Insulin Resistance Is Associated With Progression to Hepatic Fibrosis in a Cohort of HIV/Hepatitis C Virus-Coinfected Patients

Mark W. Hull; Kathleen Rollet; Erica E.M. Moodie; Sharon Walmsley; Joseph Cox; Martin Potter; Curtis Cooper; Neora Pick; Sahar Saeed; Marina B. Klein

Disclosures

AIDS. 2012;26(14):1789-1794. 

In This Article

Abstract and Introduction

Abstract

Objective: Hepatitis C virus (HCV) infection is associated with higher insulin levels and insulin resistance. We evaluated factors associated with insulin resistance in a cohort of HIV/HCV-coinfected patients and determined the effect of insulin resistance on the development of hepatic fibrosis.
Methods: Data were analysed from 158 nondiabetic participants in a prospective Canadian cohort of HIV/HCV-coinfected patients. Patients were defined as having insulin resistance using the homeostasis model for assessment of insulin resistance (HOMA-IR) index. Factors associated with a high index (HOMA-IR ≥2) were identified using multivariate logistic regression. Incidence rates of liver fibrosis [aspartate aminotransferase-to-platelet ratio index (APRI) ≥1.5] were calculated, and multivariate time-dependent Cox regression models used to assess the effect of baseline insulin resistance on the risk of developing an APRI score of at least 1.5 during follow-up.
Results: Overall, 56% had baseline HOMA-IR of at least 2. In the adjusted multivariate logistic analysis, only baseline BMI of more than 25 kg/m2 remained associated with insulin resistance [adjusted odds ratio 3.66, 95% confidence interval (CI) 1.70–7.92]. Rates of progression to significant hepatic fibrosis (APRI ≥1.5) were higher in those with HOMA-IR of at least 2 (16.32 per 100 person-years, 95% CI 6.68–25.97) compared with those with HOMA-IR less than 2 (7.95 per 100 person-years, 95% CI 0.16–15.75). Baseline HOMA-IR of at least 2 was associated with the development of significant fibrosis (adjusted hazard ratio 7.71, 95% CI 2.55–23.36).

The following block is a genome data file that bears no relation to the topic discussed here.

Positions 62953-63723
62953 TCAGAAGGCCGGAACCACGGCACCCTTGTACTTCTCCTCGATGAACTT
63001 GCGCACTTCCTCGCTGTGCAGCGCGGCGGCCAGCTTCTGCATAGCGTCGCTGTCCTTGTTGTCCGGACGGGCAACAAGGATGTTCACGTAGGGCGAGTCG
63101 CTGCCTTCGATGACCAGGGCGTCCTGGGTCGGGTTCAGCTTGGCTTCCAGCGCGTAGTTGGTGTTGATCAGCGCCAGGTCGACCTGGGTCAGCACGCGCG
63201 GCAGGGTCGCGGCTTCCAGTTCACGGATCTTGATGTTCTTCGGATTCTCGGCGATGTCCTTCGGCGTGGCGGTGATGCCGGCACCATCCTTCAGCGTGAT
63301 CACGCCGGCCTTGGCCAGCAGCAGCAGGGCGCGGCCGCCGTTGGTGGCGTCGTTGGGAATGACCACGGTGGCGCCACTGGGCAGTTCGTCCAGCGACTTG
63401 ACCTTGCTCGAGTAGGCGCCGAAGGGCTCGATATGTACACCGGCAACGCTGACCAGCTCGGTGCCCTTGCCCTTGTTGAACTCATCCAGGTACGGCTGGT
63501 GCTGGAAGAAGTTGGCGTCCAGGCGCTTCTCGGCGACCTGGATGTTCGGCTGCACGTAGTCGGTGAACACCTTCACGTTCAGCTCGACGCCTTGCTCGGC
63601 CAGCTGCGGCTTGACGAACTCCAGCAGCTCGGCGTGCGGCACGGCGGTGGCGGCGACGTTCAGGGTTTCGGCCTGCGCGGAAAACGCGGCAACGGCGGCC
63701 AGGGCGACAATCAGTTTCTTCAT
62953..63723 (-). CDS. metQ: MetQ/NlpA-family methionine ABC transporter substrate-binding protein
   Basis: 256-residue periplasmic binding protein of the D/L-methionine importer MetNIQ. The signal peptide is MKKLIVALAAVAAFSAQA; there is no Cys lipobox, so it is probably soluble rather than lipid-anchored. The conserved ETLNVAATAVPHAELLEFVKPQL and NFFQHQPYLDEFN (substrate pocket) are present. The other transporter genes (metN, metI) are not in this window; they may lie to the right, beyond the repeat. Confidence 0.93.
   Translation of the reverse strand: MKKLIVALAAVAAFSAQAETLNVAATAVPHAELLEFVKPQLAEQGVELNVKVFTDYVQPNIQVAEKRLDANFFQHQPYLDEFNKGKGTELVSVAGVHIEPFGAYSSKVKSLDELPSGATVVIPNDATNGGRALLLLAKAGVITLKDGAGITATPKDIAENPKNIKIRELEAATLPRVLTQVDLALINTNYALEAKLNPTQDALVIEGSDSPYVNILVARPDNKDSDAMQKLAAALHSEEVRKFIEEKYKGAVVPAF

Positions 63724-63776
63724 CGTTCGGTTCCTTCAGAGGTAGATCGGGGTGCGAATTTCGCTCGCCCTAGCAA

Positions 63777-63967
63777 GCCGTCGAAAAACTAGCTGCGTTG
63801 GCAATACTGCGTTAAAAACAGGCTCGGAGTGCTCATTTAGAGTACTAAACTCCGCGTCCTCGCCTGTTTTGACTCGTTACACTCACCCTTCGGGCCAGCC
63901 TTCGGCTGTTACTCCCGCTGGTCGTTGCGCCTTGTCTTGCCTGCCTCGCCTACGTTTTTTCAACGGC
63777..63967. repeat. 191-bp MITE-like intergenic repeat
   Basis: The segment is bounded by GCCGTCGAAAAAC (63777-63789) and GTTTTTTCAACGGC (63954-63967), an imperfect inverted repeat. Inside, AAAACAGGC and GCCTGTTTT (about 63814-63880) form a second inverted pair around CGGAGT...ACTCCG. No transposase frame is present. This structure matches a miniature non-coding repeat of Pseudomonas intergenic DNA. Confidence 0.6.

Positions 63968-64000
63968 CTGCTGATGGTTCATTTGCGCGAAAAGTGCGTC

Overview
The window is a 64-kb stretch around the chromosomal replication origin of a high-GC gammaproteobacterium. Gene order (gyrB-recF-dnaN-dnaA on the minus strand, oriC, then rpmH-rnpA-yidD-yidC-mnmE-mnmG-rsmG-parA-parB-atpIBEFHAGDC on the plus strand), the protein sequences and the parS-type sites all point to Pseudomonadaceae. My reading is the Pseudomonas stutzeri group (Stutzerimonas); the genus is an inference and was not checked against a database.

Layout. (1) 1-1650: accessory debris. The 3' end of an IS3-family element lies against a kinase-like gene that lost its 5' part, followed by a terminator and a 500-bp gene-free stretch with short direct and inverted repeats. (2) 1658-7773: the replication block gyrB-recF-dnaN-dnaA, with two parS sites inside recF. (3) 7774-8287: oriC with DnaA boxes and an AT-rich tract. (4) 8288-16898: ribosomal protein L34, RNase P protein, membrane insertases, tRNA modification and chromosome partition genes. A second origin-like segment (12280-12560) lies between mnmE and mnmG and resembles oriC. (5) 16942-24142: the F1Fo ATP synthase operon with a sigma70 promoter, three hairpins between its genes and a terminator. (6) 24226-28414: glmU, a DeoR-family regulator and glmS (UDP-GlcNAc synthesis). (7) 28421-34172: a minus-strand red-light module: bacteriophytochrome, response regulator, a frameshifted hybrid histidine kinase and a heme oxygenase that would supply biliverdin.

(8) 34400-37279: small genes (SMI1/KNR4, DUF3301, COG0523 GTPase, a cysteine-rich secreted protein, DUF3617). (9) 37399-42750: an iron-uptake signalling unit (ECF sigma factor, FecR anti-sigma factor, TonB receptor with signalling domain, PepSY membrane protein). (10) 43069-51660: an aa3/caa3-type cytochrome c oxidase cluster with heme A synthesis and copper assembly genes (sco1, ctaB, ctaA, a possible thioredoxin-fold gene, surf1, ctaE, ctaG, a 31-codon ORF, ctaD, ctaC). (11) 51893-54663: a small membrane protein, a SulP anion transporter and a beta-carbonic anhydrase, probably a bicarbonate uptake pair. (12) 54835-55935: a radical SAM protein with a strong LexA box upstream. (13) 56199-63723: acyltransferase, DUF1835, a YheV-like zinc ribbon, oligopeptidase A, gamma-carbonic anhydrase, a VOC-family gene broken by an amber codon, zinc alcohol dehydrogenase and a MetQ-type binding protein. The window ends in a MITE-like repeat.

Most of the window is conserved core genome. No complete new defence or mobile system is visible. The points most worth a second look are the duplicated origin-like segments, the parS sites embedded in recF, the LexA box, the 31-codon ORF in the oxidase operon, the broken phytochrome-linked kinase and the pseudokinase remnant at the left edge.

Conclusion: In this first longitudinal analysis, insulin resistance was very common among coinfected patients and was associated with modifiable risk factors such as elevated BMI. Insulin resistance was found to be strongly associated with progression to hepatic fibrosis over time.

Introduction

Hepatitis C virus (HCV) infection has been associated with an increased risk for insulin resistance and diabetes[1] with 30–70% exhibiting some degree of insulin resistance.[2] Insulin resistance has been associated with a wide variety of adverse health outcomes such as cardiovascular disease and cancer and with decreased response to HCV therapy among HCV-monoinfected patients.[3–6] The homeostasis model for assessment of insulin resistance (HOMA-IR) index is a well validated noninvasive method to measure insulin sensitivity.[7] HCV-infected individuals have been shown to have higher HOMA-IR scores (compared with uninfected matched controls)[1] which have been associated with fibrosis and steatosis in cross-sectional analyses.[8] In HIV-infected patients, HCV has also been shown to be associated with the presence of insulin resistance,[9–11] but its association with progressive fibrosis is less clear.[12] We evaluated factors associated with insulin resistance in a cohort of HIV/HCV-coinfected patients and determined the impact of insulin resistance on the development of liver fibrosis prospectively.

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